In a word: very.
The Lakers have performed admirably without their star, splitting 18 games so far this season for a 9-9 record, although they are tied with two other teams for just 10th place in the loaded Western Conference.
Even though Bryant will likely be added back into full-time play gradually when he makes his return, the simple fact that he will be back on the court is a major boost to the Lakers.
The last we saw of Bryant he was on a rampage, averaging 29.8 points, 7.3 rebounds, 8.4 assists and 2.1 steals while playing 44.5 minutes per game in the seven games prior to his injury—six of which were Lakers wins.
Even if it takes him the rest of the season to get back to near that level, he is on a team that has something he hasn't had in a while—a ton of depth.
Last season, the Lakers had one of the worst benches in the league and Kobe suffered because of it. Antawn Jamison, the Lakers' most productive bench scorer last year, averaged just 9.4 points per game for a unit that was averaging 25.8 per game for the season—third worst in the league according to Hoopstats.
This forced Bryant to play more minutes and he was relied on more heavily to make up for the lack of bench production.
This year is much different.
When Kobe does make his fateful return to the court this season, he won't need to decide how much he needs to carry the scoring load. The only decision he needs to make is which scorer he wants to pass to.
The Lakers bench is averaging a league-high 47.7 points per game, led by Nick Young (14.2), Xavier Henry (9.2) and Jordan Farmar (9.2). Jodie Meeks and his 13.2 points per game will likely drop into a bench role when Bryant returns, joining Jordan Hill (8.9), Wesley Johnson (8.4) and Chris Kaman (8.3).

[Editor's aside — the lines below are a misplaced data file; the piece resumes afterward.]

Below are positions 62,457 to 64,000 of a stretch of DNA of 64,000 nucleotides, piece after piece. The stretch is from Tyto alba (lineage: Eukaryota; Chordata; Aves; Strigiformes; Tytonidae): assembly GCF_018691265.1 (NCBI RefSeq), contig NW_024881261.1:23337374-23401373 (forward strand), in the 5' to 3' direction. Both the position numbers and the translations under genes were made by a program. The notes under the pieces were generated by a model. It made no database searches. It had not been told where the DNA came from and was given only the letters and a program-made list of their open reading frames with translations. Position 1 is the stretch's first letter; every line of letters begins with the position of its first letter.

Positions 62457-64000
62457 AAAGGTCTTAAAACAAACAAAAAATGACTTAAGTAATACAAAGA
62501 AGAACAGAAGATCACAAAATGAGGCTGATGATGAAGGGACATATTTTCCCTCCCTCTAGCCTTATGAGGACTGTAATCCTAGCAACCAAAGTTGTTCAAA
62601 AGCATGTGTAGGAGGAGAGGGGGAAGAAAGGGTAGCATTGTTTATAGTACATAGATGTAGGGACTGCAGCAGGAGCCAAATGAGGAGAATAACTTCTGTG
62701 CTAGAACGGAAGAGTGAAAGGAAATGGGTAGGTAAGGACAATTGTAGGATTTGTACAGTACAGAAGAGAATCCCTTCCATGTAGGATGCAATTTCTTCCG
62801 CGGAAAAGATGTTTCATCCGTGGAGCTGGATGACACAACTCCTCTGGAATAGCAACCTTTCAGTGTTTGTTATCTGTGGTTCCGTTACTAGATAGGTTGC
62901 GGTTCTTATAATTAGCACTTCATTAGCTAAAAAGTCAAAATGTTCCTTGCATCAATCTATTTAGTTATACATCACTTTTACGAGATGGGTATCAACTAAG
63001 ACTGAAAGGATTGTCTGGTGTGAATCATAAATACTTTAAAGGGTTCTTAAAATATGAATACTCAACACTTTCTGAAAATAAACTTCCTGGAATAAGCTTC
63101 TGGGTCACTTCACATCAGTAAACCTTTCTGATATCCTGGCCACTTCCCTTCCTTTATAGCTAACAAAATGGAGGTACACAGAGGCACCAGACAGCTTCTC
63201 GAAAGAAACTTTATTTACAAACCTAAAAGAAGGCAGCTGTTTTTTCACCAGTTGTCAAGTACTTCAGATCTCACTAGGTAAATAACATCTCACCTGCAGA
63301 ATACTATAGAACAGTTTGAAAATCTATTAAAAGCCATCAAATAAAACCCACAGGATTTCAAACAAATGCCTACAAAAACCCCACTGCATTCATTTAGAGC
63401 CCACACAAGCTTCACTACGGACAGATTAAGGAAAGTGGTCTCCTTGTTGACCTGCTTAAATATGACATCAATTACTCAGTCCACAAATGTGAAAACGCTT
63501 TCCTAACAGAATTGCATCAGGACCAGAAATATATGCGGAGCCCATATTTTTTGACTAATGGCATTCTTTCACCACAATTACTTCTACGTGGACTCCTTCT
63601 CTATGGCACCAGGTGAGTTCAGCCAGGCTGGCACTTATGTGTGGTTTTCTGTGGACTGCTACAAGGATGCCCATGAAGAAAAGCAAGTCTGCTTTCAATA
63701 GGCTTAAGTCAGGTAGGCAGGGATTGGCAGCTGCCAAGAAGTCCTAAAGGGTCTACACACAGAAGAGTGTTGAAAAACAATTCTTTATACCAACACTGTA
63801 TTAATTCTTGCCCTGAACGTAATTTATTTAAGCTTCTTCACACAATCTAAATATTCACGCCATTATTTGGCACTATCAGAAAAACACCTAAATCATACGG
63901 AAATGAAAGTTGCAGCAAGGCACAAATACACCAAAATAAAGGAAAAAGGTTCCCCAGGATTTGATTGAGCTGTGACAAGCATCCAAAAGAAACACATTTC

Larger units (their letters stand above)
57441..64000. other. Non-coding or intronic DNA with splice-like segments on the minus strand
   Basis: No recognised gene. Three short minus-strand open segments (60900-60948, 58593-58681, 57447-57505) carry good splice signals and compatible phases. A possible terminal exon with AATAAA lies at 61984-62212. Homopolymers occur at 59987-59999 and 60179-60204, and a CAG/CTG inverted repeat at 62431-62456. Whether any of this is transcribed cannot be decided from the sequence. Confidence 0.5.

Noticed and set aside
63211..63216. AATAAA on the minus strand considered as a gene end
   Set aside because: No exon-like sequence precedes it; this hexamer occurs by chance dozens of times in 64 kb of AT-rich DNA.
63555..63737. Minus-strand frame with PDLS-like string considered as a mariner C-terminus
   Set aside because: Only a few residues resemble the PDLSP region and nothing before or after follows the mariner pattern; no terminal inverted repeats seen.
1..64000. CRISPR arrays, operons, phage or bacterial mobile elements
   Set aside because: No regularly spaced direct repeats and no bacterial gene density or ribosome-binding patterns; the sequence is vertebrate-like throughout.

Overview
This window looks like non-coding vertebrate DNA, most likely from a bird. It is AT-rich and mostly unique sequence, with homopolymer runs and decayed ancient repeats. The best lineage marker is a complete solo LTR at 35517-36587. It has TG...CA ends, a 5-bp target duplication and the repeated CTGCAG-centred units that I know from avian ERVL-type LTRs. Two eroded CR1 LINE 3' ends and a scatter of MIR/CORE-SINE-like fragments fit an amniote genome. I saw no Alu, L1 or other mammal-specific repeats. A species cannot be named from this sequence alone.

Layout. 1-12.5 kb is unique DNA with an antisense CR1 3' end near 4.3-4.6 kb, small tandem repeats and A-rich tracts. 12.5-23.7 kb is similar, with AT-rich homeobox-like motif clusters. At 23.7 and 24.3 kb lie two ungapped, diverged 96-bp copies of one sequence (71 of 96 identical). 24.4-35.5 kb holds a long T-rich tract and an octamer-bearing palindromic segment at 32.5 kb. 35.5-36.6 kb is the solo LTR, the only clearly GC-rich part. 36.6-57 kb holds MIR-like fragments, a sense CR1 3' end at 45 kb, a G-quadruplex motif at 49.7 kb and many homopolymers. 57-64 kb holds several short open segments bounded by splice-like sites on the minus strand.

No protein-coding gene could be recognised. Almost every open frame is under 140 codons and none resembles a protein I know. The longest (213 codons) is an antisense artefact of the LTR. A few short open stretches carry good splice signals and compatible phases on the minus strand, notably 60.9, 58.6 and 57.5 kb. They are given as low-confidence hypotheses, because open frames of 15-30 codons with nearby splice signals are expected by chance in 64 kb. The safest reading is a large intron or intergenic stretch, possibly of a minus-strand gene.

In short, the Lakers bench is absolutely loaded, and Bryant will have plenty of opportunities to ease his way back into the lineup without having to carry the team on most nights.
In fact, with Jordan Farmar tearing his hamstring last week, Bryant will likely play the role of facilitator most of the time—a far less stressful duty than a 30 points per game scorer would be.
Despite his reputation as someone that likes to hog the ball, Kobe has proven to be very lethal with his passing game when he needs to be.
Getting Bryant back on the court this early in the season cannot be underestimated when looking at the Lakers chances come playoff time. A fully in shape and motivated Kobe Bryant, playing alongside a litany of scorers and up-and-coming young players, could mean trouble for many teams in the Western Conference.
The bad news for the Lakers is that they have a lot of teams ahead of them in the standings. The good news is they still have four months to make sure they pass a handful of those teams and are playing at their highest level for the playoffs.
The great news is Kobe Bryant is on his way back and is ready to silence everyone who doubted him.
Watch out NBA.